RESEARCH – A recent report by the National Audit Office looks at what works and what doesn’t when lean management is applied in UK government organizations.
Words: Alec Steel, Head of Operations and Process Management specialism, National Audit Office
At the National Audit Office, we have been observing government through the management system lens for the best part of seven years, either as part of our regular audit work for Parliament or at the request of specific government organizations.
By systematically assessing a total of 32 government entities and 86 operational areas, we have built a wide range of knowledge about some of the problems and patterns present across the UK government.
The report is an opportunity to share what the NAO is learning about what seems to work best when government organizations adopt lean or other improvement approaches for managing and improving their business.
So, what is it that we found out?
We’ve generated substantial data from assessing government and our analysis has highlighted four critical areas for organizations to focus on:
Understanding and managing the end-to-end system;
Using information to trigger change in your business;
Creating an environment in which people can manage and lead in a way that allows them to achieve good operations management.
Not only are these areas critical for organizations to “get right” in order to become better at managing and improving their business, but they are also the areas that many government organizations seem to be struggling with.
The NAO’s work also highlights the need to understand and reflect on the impact of different approaches to change, as we have identified problems with both top down structural change or project by project improvement initiatives.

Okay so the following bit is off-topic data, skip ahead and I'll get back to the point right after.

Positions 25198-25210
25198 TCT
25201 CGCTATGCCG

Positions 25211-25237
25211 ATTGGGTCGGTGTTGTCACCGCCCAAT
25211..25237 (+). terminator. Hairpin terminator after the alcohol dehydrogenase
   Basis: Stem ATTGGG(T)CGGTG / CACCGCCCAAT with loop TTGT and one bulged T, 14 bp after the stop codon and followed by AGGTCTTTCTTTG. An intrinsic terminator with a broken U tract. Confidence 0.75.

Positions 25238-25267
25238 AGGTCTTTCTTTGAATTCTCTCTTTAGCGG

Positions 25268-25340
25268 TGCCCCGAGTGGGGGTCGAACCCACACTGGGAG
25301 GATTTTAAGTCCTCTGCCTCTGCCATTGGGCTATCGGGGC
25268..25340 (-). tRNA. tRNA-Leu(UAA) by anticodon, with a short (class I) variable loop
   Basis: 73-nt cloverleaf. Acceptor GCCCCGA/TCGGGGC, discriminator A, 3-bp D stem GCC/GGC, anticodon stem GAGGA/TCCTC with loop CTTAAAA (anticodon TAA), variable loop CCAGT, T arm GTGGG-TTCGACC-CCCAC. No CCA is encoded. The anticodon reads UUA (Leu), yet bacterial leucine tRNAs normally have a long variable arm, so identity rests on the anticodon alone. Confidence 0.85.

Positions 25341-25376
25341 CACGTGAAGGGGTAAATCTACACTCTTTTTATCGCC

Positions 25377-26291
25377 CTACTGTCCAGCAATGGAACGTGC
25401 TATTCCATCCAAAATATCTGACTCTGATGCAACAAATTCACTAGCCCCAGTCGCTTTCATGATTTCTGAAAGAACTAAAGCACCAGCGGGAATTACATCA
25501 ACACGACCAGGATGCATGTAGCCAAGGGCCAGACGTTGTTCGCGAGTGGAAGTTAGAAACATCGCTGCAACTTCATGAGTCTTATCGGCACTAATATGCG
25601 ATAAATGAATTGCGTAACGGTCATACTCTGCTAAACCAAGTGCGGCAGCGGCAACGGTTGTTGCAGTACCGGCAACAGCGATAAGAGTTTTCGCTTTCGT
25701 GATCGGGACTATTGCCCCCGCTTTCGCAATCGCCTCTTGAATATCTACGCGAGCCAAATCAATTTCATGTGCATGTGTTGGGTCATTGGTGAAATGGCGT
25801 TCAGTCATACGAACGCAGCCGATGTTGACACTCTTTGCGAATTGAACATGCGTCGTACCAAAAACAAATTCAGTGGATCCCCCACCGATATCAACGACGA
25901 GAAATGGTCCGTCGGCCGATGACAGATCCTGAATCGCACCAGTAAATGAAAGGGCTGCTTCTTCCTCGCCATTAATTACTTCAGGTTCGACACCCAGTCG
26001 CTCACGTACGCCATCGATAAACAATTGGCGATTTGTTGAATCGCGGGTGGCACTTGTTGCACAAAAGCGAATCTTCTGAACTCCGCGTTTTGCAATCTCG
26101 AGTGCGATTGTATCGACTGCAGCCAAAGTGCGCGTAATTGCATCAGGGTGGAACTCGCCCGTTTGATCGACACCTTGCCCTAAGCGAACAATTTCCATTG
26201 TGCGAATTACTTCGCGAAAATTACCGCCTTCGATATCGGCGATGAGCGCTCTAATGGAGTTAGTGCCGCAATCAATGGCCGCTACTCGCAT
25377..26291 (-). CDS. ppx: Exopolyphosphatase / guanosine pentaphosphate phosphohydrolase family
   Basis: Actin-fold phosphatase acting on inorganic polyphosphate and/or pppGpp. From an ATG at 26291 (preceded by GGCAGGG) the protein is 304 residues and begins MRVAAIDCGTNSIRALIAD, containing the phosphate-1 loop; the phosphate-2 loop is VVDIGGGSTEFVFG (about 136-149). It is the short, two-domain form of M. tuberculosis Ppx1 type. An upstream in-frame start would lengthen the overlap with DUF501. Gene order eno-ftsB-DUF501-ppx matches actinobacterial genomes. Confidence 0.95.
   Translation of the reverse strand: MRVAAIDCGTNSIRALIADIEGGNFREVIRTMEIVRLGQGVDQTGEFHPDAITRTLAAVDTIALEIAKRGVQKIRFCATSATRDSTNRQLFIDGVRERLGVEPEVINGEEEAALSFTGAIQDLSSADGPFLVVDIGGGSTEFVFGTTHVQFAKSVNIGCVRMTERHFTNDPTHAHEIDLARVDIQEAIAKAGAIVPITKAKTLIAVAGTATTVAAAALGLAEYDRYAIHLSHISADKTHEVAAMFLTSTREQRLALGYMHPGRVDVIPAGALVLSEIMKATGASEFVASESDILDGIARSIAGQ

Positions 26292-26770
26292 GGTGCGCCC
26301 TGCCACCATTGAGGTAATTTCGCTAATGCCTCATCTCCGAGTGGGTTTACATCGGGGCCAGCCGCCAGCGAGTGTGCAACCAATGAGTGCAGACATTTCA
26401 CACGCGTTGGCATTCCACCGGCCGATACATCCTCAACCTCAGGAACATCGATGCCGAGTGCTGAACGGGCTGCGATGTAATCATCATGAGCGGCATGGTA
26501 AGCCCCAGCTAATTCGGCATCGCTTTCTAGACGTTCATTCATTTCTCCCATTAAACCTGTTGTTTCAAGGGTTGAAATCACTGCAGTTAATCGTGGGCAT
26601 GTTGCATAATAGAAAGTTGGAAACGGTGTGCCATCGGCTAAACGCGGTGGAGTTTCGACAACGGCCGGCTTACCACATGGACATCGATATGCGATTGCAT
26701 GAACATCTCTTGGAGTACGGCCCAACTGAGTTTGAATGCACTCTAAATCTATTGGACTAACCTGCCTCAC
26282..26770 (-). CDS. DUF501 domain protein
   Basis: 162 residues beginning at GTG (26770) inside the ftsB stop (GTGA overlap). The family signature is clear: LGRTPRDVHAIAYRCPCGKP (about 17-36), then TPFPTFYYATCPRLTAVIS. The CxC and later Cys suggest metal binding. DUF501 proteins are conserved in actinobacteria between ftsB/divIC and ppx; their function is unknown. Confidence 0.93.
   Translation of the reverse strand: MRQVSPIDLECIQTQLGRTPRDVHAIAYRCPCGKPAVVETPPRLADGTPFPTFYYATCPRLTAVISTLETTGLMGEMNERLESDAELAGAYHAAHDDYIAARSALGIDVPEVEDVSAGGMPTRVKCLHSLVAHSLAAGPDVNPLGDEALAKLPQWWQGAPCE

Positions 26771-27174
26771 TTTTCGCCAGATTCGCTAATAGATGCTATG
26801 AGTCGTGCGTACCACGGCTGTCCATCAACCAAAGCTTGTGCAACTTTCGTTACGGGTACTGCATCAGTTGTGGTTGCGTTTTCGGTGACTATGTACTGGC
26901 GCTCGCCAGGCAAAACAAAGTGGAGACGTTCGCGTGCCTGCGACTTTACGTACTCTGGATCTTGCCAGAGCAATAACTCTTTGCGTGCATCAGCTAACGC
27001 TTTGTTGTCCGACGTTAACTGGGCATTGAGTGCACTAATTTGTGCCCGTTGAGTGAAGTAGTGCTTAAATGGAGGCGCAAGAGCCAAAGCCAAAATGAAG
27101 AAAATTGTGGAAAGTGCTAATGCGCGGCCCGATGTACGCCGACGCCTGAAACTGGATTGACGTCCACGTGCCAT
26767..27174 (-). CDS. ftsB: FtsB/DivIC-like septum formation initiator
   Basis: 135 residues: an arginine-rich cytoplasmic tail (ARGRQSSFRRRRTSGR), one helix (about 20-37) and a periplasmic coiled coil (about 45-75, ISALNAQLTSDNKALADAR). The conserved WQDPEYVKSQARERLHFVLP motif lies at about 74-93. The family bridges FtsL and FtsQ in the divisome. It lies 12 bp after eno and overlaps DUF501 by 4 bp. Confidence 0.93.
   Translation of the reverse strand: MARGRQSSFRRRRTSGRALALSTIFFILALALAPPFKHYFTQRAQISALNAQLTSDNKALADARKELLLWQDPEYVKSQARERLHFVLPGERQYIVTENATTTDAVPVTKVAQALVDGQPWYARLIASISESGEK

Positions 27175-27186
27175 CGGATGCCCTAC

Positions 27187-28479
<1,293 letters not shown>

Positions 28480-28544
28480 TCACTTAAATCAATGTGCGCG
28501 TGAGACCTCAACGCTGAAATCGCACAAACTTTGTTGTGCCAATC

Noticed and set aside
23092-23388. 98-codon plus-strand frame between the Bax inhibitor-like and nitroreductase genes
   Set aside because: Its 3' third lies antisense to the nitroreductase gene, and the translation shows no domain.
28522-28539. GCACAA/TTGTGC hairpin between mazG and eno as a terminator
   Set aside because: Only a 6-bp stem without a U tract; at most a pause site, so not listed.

The interesting thing about these four areas is that they are formed of characteristics from the operational and organizational layers of our assessment. The NAO’s framework looks at five areas in each business – Strategy, Information, People, Process and Improvement – and at two layers – organizational and operational.
Exhibit 1, below, is an example of relationships between parts of the management system:
Analyzing the relationship between how an organization performed against one of the two layers (organizational and operational) and its overall maturity showed us that, perhaps intuitively, there is actually no relationship at all.
In other words, we found that the government organizations that focused solely on their organizational layer (the “corporate centre”) had very little impact on how services are delivered.
And those organizations taking a very stereotypical approach (consultants-led “lean programs” or using a separate internal continuous improvement team) were able to boost their improvement capabilities, but nothing else – their business results were not sustained and were limited to the operational pockets that improvement activities focused on.
This finding confirmed our idea – and this is our biggest takeaway – that a holistic system is needed to make change stick. The individual parts of the management system don’t exist in isolation. They need to seamlessly interact with one another. The overall effectiveness of the management system is dependent on the capability and interaction between its component parts.
Our evidence suggests that different approaches are necessary if government is to improve, but also that improvement is indeed possible. There are many successful examples out there, both within UK government and internationally. One interesting example is Results Washington, the improvement initiative set up by the government of Washington State, USA (Planet Lean has an insightful interview with them here). At the NAO, we became very interested in Results Washington’s work because it reflects a combination of two of the four challenges UK government faces: the ability to understand how different parts of the end-to-end system interact for the benefit of the citizen.